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June 2021


How to Become a Bounty Hunter


FBI Agents Raid New Orleans Police Homicide Office

The FBI and U.S. Attorney’s Office should get credit for being this aggressive in investigating the police shootings of civilians in New Orleans.


By Brendan McCarthy
New Orleans Times-Picayune
NEW ORLEANS — Federal agents this week raided the office of the New Orleans Police Department homicide division, seizing the files and computer hard drives of two officers assigned to investigate police conduct in one deadly post-Katrina shooting episode, law enforcement sources told The Times-Picayune.

Representatives of the FBI and NOPD confirmed the seizure late Thursday.

FBI agents served a search warrant Wednesday afternoon for files in the offices of two supervisors, Sgt. Gerard Dugue and Sgt. Arthur Kaufman, the sources said.

The two sergeants were the lead investigators who examined the shooting of civilians by police on the Danziger Bridge days after Hurricane Katrina.

Gunfire from police, who were responding to reports of shots fired at officers, left two men dead and four people wounded.

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Jury that Convicted Jefferson Says He Should Forfeit $470,000

William Jefferson was already in financial straights before this. He bounced plenty checks and ran up credit cards. Now he and his family face some tough times ahead with the jury’s latest finding.


By Bruce Alpert and Jonathan Tilove
New Orleans Times-Picayune

William Jefferson, the former Democratic congressman convicted of 11 of 16 counts of corruption, can be held liable to forfeit more than $470,000 in bribe money paid to sham companies under his family’s control, a jury ruled Thursday, one day after convicting him.

The jury also found that ANJ Group, one of those front companies controlled by Jefferson’s wife, Andrea, and their five daughters, could be required to surrender millions of shares of stock in a Kentucky technology company and a Nigerian telecommunications venture that were at the center of the FBI investigation into Jefferson and are now presumably worthless.

The jury’s forfeiture verdict establishes which assets controlled by the defendant amount to ill-gotten gains, and sets an upper limit on how much the government may demand that he forfeit.

The precise determination of how much Jefferson owes and how it would exacted is left to the judge, T.S. Ellis III, who could make a determination any time up to and including at Jefferson’s sentencing, which is set for Oct. 30.

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Head of FBI in Mobile, Ala. Is Stepping Down Under a Cloud

FBI Agent Debra Mack
FBI Agent Debra Mack

By Allan Lengel
WASHINGTON — Debra Mack, the first African American female  to head the FBI Mobile, Ala., office, is stepping down under a cloud of controversy.

WKRG tv reports that  Mack had been the subject of a two-year internal investigation involving a high ranking local politician.

A source tells that FBI agents in the Mobile division were unhappy with her leadership and management style  for a long time. In recent times, the FBI conducted a surprise inspection of the bureau and agents complained to inspectors about Mack.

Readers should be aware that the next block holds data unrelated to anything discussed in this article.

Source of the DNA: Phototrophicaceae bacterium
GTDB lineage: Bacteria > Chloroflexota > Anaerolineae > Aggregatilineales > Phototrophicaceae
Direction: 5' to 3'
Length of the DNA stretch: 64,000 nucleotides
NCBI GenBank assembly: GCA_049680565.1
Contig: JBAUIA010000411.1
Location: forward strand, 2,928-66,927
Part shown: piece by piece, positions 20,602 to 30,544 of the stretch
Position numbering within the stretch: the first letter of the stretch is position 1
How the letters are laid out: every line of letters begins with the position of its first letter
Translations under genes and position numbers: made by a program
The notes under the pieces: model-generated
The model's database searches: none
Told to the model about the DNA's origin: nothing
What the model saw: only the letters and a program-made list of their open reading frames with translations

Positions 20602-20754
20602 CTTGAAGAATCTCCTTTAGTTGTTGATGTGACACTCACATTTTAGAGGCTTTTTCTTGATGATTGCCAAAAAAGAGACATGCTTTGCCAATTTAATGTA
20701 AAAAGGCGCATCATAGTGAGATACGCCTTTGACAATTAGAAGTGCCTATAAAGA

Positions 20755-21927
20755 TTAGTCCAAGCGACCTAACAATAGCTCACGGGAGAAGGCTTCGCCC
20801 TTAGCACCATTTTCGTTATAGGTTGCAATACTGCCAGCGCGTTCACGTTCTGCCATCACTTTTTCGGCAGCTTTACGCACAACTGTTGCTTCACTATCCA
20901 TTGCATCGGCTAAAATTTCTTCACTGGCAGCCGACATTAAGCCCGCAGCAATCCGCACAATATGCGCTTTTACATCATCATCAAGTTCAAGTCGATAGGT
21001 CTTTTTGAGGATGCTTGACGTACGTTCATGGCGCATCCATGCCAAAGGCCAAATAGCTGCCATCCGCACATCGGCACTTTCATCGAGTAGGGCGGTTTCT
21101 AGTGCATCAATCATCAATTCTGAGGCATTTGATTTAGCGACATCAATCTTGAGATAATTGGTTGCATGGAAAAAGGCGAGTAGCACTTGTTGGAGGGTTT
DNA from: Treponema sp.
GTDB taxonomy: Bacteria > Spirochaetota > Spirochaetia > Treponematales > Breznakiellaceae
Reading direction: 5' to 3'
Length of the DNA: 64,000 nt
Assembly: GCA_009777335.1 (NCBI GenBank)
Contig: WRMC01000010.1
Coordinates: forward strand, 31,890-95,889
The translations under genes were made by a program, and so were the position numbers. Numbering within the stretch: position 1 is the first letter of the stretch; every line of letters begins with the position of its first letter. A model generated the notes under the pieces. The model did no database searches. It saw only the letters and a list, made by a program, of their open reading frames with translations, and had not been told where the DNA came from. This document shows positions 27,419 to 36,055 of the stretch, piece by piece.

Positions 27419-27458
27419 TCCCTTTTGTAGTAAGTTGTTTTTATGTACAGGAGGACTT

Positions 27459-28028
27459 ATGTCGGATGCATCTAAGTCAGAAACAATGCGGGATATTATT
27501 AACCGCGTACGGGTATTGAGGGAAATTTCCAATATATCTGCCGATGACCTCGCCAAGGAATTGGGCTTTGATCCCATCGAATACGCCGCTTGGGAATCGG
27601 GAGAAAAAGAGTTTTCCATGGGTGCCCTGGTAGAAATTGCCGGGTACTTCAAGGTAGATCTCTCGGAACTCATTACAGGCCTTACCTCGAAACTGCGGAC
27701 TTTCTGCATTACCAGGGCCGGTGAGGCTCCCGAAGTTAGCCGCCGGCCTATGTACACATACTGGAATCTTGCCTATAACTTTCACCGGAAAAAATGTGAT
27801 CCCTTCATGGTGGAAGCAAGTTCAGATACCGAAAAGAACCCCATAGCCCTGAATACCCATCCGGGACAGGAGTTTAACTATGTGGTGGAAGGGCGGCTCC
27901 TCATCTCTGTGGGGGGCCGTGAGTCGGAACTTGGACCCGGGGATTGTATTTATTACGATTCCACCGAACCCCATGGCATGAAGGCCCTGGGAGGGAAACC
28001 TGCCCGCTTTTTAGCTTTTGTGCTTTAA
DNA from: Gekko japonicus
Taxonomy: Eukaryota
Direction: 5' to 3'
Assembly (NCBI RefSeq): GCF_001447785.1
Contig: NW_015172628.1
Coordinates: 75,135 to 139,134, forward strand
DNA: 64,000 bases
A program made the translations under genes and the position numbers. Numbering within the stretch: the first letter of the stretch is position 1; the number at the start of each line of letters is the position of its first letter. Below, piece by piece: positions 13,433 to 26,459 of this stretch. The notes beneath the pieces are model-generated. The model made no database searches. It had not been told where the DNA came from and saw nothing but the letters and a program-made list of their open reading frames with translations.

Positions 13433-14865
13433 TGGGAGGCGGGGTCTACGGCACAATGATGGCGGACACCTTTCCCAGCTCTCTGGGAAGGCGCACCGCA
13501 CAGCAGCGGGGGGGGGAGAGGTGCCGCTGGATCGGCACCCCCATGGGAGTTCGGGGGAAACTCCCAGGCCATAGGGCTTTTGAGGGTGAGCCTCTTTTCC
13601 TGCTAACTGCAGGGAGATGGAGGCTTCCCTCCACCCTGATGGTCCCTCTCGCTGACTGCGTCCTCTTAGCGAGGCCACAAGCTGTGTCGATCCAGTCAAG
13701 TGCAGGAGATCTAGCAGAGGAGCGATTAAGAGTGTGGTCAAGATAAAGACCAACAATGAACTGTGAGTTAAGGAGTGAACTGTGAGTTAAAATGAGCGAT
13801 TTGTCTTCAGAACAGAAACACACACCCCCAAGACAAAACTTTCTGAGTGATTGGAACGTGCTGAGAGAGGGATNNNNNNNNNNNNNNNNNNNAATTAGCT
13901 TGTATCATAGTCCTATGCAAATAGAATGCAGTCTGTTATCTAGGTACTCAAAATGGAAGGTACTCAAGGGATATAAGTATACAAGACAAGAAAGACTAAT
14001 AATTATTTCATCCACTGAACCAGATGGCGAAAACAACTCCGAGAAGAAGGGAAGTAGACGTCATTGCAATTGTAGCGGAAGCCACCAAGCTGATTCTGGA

Eventually, the tv station reports that Mack, a 26-year veteran of the FBI, was offered a choice: Become an FBI agent in Birmingham, which would have been a big demotion, or retire.

Angela Tobon, a spokeswoman for the FBI Mobile office, said Mack announced to staff earlier this week that she was retiring at the end of the month. She had headed up the FBI office since February 2005.

“She just said it was time to retire,” Tobon said. She declined to comment on reports of an internal probe or the FBI inspection.

For the past 60 days, Mack has been working in Washington as a deputy assistant director in the FBI’s Directorate of Intelligence, Tobon said.

She said Mack will go on vacation and contemplate her future.

Commentary: There’s No Other Way to Say It: Jefferson Was a Crook

Allan Lengel

Allan Lengel

By Allan Lengel
WASHINGTON — Like a run of the mill drug dealer, he hid cash in the freezer.

Like a run of the mill drug dealer, he used cryptic code words in conversations. In one instance, he used the words “African Art” when referring to a cash bribe to an African official.

Like a run of the mill drug dealer, he was paranoid about the FBI, and said so much during a meeting with rich Virginia investor/FBI informant Lori Mody, who just happened to be wearing an FBI wire.

Still, William J. Jefferson , a 9-term Congressman, was anything but a run of the mill criminal. He had a law degree from Harvard. He had an advanced tax degree from Georgetown . He had a sophisticated wife and well educated daughters. He was intelligent. Low key. He was thoughtful .

And he was more than just another Congressman to many of his constituents.

He was the first African American Congressman to be elected in Louisiana since Reconstruction.

“Since he’s been in office, he’s one of the few black officials who has been able to get in office and do something for the people,” a 58-year man old man told me down in New Orleans during Jefferson’s successful re-election campaign in 2006. Jefferson lost two years later.

On Wednesday, Jefferson was convicted of 11 of 16 counts of public corruption. The case centered on allegations that Jefferson took bribes in exchange for using his Congressional influence to promote businesses in Africa he or his family members had a hidden interest in.

He’ll be sentenced in October and you can be sure he’ll get some serious prison time. At 62, whatever it is, it’s likely to amount to a life sentence — or close to one.